Ted Benna, the pension consultant who in 1978 discovered a loophole in the tax code that would allow for the creation of the 401(k), thinks that current retirement plans have gotten too complicated for employees to understand. In an interview with Smart Money’s Jeremy Olshan, Benna blames the system for making 401(k) plans to complex. “We’re throwing tons of money away trying to teach participants how to become skilled investors-we said, we are going to make people smart and savvy enough to make the right investment decisions, but it just hasn’t worked.”
The self-proclaimed “Father of the 401(k)” mentions two consequences from this complexity. “There is too strong a potential for employees to do the worst thing ever, which is moving in the wrong direction, panicking when things are bad and cashing out after they have been battered.” He also mentions that the current 401) k environment has caused many employees to be so confused that they chose not to invest in the plan at all.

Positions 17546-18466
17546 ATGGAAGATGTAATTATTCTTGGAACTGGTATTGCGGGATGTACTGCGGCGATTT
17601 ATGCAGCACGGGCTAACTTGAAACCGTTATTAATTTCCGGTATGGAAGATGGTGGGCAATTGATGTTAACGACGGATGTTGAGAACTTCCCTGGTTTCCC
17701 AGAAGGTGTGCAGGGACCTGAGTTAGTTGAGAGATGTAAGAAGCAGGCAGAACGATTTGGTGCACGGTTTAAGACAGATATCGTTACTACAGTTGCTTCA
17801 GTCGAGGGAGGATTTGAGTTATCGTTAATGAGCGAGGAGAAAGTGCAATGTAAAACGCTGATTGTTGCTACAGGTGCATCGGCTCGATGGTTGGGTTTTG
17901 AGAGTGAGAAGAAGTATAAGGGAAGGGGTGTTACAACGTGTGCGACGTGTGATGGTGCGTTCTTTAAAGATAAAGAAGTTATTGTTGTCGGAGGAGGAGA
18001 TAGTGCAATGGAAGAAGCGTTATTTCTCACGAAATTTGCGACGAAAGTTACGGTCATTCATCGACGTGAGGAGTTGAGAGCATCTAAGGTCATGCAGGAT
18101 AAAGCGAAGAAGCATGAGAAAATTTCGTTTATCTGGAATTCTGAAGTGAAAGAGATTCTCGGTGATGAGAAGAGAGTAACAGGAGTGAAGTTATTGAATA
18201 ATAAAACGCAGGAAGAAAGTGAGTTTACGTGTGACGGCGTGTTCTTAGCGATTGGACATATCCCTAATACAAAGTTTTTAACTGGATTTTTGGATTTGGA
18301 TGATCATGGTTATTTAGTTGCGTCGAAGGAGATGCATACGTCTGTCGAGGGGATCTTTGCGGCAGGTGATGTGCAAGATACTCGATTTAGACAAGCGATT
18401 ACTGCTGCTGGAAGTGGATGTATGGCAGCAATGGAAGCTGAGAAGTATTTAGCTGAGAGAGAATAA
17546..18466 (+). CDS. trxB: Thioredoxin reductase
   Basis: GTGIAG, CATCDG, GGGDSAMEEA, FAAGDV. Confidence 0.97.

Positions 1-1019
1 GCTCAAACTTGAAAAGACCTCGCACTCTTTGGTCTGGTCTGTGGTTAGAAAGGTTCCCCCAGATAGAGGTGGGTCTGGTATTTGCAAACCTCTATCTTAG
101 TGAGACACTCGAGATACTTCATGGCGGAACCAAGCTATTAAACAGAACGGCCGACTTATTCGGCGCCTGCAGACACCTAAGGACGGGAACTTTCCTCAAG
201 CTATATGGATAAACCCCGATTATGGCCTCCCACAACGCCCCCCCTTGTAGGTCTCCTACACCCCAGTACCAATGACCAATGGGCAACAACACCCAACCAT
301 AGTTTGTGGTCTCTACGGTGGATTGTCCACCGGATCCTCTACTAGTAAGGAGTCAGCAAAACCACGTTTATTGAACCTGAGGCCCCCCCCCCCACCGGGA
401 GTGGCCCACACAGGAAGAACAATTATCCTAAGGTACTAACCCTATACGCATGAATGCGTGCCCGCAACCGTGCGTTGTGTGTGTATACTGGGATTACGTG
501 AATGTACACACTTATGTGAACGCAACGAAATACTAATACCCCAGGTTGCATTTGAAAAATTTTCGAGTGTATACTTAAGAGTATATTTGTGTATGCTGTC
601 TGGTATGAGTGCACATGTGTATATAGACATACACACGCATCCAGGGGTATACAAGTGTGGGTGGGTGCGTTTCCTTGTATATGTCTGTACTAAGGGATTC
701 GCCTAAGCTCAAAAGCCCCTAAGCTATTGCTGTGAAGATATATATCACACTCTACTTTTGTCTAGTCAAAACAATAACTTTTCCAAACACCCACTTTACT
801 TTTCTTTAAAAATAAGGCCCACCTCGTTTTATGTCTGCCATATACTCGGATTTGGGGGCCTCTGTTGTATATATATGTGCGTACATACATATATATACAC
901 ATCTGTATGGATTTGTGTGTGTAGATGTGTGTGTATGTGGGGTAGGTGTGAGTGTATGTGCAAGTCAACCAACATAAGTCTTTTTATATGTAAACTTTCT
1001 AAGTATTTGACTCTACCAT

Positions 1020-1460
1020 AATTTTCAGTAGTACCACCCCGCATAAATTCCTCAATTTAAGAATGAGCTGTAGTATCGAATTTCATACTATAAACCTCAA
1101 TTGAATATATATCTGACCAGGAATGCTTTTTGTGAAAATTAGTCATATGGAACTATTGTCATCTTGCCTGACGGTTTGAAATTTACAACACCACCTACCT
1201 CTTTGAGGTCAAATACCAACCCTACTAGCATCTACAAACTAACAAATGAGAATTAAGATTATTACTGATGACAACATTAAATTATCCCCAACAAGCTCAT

Olshan’s article highlights the major point that employees don’t understand the complexity of their investments and often simply choose not to participate in retirement savings. With the upcoming changes in retirement plan regulations, it’s imperative that plan sponsors work their retirement plan providers to offer education programs that will not only demystify the complexity of their 401(k) s, but also hire advisors who can thoroughly educate employees on the importance of saving for their future.